Gregory Powell, chairman of the Alfond Foundation

Gregory Powell, chairman of the Alfond Foundation

 

The Harold Alfond Foundation and Colby will invest $20 million in the ongoing revitalization of downtown Waterville. The transformative funding includes a $10-million grant from the foundation and a matching investment by Colby.

Greg Powell, board chairman of the Harold Alfond Foundation, and David A. Greene, president of Colby, announced the funding at a celebration Oct. 18 in the heart of downtown Waterville at Castonguay Square.

“When this community steps forward and rolls up its sleeves,” Powell said, citing the teamwork behind revitalization plans, “the Foundation will step up to match your efforts.”

Speaking before a crowd representing business, city government, Colby, and the arts, he declared that “Waterville’s future is all about teamwork and the leadership on display tonight.” The funds will support efforts to jumpstart and sustain development at both ends of Waterville’s Main Street. These initiatives include five properties purchased by Colby in the past year and slated for redevelopment, as well as a planned student apartment complex.

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Greene lauded the partnership between the community and the Harold Alfond Foundation and the momentum it has created.

“A year ago we talked about what was possible,” Greene said. “Today we get to talk about what is going to become real.”

Tuesday’s announcement caps months of good news for downtown and the area as ongoing collaboration by Colby, the city, and downtown business leaders has resulted in a comprehensive plan for rejuvenation of the city center. It calls for opening of offices for a tech firm, Collaborative Consulting, at the soon-to-be renovated 173 Main St., construction of the student housing complex and retail space in a portion of The Concourse parking lot, and building of a hotel and restaurant at the south end of the street. Traffic pattern and parking changes are also being considered as part of the effort to bring investment and new energy to the downtown.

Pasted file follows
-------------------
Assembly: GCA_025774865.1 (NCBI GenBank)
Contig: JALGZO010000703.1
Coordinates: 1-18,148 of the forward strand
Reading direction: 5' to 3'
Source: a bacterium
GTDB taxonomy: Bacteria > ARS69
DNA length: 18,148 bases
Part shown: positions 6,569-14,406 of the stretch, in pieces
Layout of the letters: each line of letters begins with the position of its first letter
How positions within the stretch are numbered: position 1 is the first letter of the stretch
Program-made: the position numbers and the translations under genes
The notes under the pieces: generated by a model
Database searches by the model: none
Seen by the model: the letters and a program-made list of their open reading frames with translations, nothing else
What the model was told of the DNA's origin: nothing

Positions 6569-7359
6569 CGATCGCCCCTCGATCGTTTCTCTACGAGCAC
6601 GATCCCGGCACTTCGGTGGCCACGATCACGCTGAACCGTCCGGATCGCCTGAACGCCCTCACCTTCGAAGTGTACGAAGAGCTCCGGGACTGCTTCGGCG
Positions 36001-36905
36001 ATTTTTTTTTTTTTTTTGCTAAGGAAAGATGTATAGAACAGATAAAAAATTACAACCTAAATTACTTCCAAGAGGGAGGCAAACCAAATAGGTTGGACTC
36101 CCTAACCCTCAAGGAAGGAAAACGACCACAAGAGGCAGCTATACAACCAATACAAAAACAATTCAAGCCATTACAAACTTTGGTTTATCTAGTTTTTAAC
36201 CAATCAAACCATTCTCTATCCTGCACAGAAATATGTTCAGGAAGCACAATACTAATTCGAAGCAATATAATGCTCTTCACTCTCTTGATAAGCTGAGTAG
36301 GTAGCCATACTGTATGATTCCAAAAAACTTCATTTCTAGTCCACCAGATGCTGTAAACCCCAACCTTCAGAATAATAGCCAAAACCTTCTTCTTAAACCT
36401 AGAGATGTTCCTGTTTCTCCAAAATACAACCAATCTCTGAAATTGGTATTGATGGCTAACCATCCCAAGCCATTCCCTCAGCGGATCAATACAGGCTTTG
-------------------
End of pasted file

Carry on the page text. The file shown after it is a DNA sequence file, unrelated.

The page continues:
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Greene recalled the city’s commitment to Colby when, in 1929, the community raised $107,000 to buy Mayflower Hill and present it to Colby as the site of a new campus. “For that we’re eternally grateful,” Greene said. “To be able to return that favor now is something that is important to us and we’re glad to be able to do it with the help of the Alfond Foundation.”

On Main Street there is tangible evidence of the downtown transformation. Demolition of the landmark Levine’s building, an unavoidable move that Greene described as “bittersweet,” is underway as the site is prepared for construction of the hotel and restaurant. The former Elks building on Appleton Street has been razed to provide additional parking at the north end of Main Street. Sale of The Concourse property to Colby by the city is nearing completion, according to city officials. Two other buildings adjoining the 173 Main at the north end of the thoroughfare have been purchased by developers for renovation.

Former U.S. Sen. George Mitchell

Former U.S. Sen. George Mitchell

 

Even before news of the Alfond Foundation and Colby funding, the downtown revitalization plan had been embraced by city officials and business leaders. At Tuesday’s event, Mayor Nick Isgro said that when the community comes together “our future is as bright as our imagination.”

Also in attendance Tuesday was Waterville native and former Senate Majority Leader George J. Mitchell, who has applauded the downtown efforts and the collaboration that is making it possible. “Every one of us as children was taught to believe that one person can make a difference,” Mitchell said. “In terms of the challenge Waterville faces and the response to that challenge,” Mitchell said, “David Greene is the man of the moment, and all of us in Waterville owe a great debt of gratitude to him personally and to the great institution that he represents, Colby, which is such an integral part of our community.”